In 1939 the monument was dismantled and put in storage to avoid its damage during construction of the Citadel bunker attached to the west end of Leeming and Leeming's Admiralty building. It was re-erected in 1951 to the east of the Queen Anne Building at the Royal Naval College at Greenwich. In 2003, following the departure from the buildings of the Royal Naval College, it was decided that the memorial should be moved back to its original location. It was restored and re-erected by stone mason David Ball and was re-dedicated by HRH Prince of Wales, on 13 November 2003.
Sir Edwin Lutyens OM RA (1869-1944) was the leading English architect of his generation. Before the First World War his reputation rested on his country houses and his work at New Delhi, but during and after the war he became the pre-eminent architect for war memorials in England, France and the British Empire. While the Cenotaph in Whitehall (London) had the most influence on other war memorials, the Thiepval Arch (a memorial to the Somme in Thiepval, France) was the most influential on other forms of architecture. He designed the Stone of Remembrance which was placed in all Imperial War Graves Commission cemeteries and in some cemeteries in England, including some with which he was not otherwise associated.
MATERIAL: Portland stone.
DESCRIPTION: The Royal Naval Division Memorial takes the form of two round basins, the upper of which forms the base for an obelisk, whilst the lower, from which rises the square, moulded, stem of the upper bowl, is set in a large square plinth decorated with military emblems and inscriptions. This base is incorporated into the balustrade of The Civil Service Department Offices (former Admiralty Offices) (Grade II) on its north and east sides. The monument is now rather hemmed in by the south-east corner of The Citadel (Grade II).
The obelisk which tops the monument is carved in relief at its base with the insignia of the Division, whilst below, on its base, water spouts issue from the mouths of carved lions heads. The large square plinth is divided into three horizontal sections. The top section supporting the lower round basin is decorated on its south and west sides with small square incised panels, each bearing the badge of units which served in the Division in relief, nine on each side.
The central section of the plinth, separated from the top section by a moulding, is divided into three panels with the central panel projecting slightly forward. On the south face of the monument, the west panel bears the inscription SALONICA 1916, the east panel FRANCE AND BELGIUM 1916-1918 whilst that on the main central panel reads IN MEMORY OF THE OFFICERS AND OTHER RANKS OF THE ROYAL NAVAL DIVISION with above an incised Latin cross flanked by the dates 1914 and 1918.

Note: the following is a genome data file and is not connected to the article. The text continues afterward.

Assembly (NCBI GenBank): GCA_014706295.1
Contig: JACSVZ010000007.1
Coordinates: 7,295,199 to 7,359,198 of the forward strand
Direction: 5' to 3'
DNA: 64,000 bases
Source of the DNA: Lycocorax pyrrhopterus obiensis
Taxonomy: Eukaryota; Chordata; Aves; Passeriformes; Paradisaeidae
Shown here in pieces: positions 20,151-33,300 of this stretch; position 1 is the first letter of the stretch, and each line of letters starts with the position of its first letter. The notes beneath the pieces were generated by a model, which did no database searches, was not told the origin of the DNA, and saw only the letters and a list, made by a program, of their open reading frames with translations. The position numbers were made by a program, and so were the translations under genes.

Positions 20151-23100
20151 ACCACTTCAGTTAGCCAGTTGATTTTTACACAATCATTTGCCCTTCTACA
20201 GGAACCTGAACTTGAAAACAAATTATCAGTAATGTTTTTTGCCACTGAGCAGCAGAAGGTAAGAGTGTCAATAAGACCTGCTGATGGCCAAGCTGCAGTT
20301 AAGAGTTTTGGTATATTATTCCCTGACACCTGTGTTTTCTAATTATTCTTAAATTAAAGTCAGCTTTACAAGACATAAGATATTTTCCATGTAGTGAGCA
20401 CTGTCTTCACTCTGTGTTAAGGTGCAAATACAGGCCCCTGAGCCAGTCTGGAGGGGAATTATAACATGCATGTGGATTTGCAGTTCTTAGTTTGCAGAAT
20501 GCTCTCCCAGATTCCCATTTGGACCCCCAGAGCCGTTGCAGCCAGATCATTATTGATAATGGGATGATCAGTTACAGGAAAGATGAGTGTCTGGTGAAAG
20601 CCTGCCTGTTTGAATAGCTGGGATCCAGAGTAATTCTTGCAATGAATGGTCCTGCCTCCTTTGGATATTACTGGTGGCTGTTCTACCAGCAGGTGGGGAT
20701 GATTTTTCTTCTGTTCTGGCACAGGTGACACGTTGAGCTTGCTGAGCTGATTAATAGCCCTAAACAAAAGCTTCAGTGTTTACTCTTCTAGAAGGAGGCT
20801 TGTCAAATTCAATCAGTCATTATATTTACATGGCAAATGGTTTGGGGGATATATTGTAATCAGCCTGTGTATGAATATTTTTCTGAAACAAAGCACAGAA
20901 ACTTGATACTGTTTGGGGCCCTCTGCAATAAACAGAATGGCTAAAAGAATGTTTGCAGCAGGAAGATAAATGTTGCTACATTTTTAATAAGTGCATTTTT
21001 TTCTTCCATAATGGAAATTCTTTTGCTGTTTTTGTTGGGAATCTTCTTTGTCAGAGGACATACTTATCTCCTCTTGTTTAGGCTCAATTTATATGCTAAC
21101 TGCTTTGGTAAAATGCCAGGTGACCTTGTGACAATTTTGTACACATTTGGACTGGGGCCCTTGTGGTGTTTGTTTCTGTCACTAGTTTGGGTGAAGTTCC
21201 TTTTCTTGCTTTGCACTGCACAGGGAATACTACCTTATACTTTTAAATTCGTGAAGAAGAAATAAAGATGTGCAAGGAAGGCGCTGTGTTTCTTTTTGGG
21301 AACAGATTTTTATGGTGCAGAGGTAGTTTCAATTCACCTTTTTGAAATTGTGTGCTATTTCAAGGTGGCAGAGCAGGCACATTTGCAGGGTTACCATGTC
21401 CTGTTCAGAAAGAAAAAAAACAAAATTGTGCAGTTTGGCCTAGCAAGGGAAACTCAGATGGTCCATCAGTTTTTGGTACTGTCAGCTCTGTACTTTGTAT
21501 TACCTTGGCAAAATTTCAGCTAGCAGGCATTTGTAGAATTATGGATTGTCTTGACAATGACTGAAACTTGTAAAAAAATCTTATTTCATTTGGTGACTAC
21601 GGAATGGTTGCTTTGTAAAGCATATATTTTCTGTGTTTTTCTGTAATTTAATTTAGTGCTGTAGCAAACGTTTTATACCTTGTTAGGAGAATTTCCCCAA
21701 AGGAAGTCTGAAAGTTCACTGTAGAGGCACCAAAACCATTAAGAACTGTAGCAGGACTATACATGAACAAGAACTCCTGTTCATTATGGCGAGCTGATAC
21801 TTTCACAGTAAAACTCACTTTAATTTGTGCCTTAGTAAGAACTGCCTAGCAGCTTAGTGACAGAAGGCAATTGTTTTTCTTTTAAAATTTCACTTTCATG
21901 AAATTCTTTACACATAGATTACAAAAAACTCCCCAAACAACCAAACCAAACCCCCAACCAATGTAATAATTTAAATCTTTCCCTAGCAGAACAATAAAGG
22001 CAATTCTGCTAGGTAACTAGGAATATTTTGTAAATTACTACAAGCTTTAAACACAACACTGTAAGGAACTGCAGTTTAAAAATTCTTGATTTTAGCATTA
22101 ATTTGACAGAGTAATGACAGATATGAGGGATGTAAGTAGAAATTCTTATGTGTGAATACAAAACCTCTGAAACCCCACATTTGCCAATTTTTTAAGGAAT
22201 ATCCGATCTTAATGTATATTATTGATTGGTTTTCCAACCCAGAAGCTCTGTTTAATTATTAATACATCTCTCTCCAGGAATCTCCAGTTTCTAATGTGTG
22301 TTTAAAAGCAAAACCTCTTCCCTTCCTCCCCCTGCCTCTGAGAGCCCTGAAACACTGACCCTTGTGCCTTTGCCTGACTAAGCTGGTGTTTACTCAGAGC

On the west face of the monument, the north panel is inscribed ANTWERP 1914, the south panel GALLIPOLI 1915-16, with the central panel containing a verse by Rupert Brooke BLOW OUT YOU BUGLES OVER THE RICH DEAD/ THERE'S NONE OF THESE SO LONELY AND POOR OF OLD/ BUT, DYING, HAS MADE US RARER GIFTS THAN GOLD/ THESE LAID THE WORLD AWAY, POURED OUT THE RED/ SWEET WINE OF YOUTH, GAVE UP THE YEARS TO BE/ OF WORK AND JOY, AND THAT UNHOPED SERENE,/ THAT MEN CALL AGE. AND THOSE WHO WOULD HAVE BEEN/ THEIR SONS THEY GAVE THEIR IMMORTALITY./ RUPERT BROOKE 1887-1915 / HOOD BATTALION.
The narrow base section of the plinth is largely unadorned with the inscription BENBOW AND COLLINGWOOD in the north and south corners of the west face respectively, and two more unit badges, added in 1931 by the sculptor Frederick J Wilcoxson, below the central panel on the south face.
To the east of the plinth, on the extension of the memorial which joins it to the Old Admiralty Building is the following inscription THIS MEMORIAL DESIGNED BY SIR EDWIN LUTYENS/ WAS UNVEILED ON THE HORSE GUARDS PARADE AT THE/ CORNER OF THE ADMIRALTY ON/ APRIL 25TH 1925 THE TENTH ANNIVERSARY OF/ THE LANDING ON GALLIPOLI . Below this in an incised panel is inscribed REMOVED IN 1940, ERECTED IN GREENWICH IN 1951 AND REINSTATED ON THIS SITE IN 2003.
This List entry has been amended to add the source for War Memorials Online. This source was not used in the compilation of this List entry but is added here as a guide for further reading, 10 February 2017.